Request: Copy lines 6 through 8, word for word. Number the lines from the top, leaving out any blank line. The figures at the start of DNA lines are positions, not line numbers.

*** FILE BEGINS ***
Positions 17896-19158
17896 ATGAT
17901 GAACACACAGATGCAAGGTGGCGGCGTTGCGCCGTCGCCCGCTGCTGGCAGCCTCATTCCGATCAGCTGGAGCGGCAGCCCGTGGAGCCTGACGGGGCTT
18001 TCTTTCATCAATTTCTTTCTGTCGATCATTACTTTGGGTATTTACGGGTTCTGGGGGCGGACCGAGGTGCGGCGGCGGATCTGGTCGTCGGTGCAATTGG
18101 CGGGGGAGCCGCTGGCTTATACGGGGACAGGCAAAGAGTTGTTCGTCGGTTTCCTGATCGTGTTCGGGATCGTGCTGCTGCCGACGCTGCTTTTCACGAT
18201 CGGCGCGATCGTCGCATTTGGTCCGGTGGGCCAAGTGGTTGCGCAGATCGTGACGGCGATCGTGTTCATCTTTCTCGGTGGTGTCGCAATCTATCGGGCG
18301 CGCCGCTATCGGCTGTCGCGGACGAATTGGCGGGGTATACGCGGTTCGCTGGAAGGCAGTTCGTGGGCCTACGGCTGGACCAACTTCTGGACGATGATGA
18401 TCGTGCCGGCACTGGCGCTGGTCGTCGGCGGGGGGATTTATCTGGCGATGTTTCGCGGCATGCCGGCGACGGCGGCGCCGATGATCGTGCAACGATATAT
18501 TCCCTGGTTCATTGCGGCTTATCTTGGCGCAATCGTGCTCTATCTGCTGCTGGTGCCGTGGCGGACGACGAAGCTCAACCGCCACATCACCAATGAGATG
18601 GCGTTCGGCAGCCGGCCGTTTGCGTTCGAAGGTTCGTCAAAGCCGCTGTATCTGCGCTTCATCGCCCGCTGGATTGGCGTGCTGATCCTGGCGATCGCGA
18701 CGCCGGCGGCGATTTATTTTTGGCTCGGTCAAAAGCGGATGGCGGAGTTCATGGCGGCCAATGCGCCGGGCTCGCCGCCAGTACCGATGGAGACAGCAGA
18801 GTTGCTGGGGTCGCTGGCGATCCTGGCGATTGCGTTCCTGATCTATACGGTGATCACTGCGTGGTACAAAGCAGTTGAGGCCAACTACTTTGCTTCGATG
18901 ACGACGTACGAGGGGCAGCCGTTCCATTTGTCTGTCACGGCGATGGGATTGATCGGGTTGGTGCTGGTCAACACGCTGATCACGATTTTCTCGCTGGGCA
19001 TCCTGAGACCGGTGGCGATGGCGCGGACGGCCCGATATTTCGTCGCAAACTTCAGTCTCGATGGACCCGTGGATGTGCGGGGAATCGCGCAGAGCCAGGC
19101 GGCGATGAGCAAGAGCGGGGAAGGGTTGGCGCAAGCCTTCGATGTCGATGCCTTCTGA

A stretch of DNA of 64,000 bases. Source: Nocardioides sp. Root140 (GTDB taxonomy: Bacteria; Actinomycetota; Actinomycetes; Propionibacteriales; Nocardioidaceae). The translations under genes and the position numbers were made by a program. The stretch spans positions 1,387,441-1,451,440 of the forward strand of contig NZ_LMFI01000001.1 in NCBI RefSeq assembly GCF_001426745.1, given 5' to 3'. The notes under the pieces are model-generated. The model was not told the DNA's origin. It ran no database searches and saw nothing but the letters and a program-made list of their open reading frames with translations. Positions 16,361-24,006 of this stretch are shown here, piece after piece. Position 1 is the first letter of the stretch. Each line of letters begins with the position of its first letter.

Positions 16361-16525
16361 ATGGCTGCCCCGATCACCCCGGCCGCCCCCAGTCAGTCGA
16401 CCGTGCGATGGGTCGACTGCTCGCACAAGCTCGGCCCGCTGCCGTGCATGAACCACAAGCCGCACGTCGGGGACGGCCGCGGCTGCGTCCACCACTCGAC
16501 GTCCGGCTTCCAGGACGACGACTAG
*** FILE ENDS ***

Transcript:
18201 CGGCGCGATCGTCGCATTTGGTCCGGTGGGCCAAGTGGTTGCGCAGATCGTGACGGCGATCGTGTTCATCTTTCTCGGTGGTGTCGCAATCTATCGGGCG
18301 CGCCGCTATCGGCTGTCGCGGACGAATTGGCGGGGTATACGCGGTTCGCTGGAAGGCAGTTCGTGGGCCTACGGCTGGACCAACTTCTGGACGATGATGA
18401 TCGTGCCGGCACTGGCGCTGGTCGTCGGCGGGGGGATTTATCTGGCGATGTTTCGCGGCATGCCGGCGACGGCGGCGCCGATGATCGTGCAACGATATAT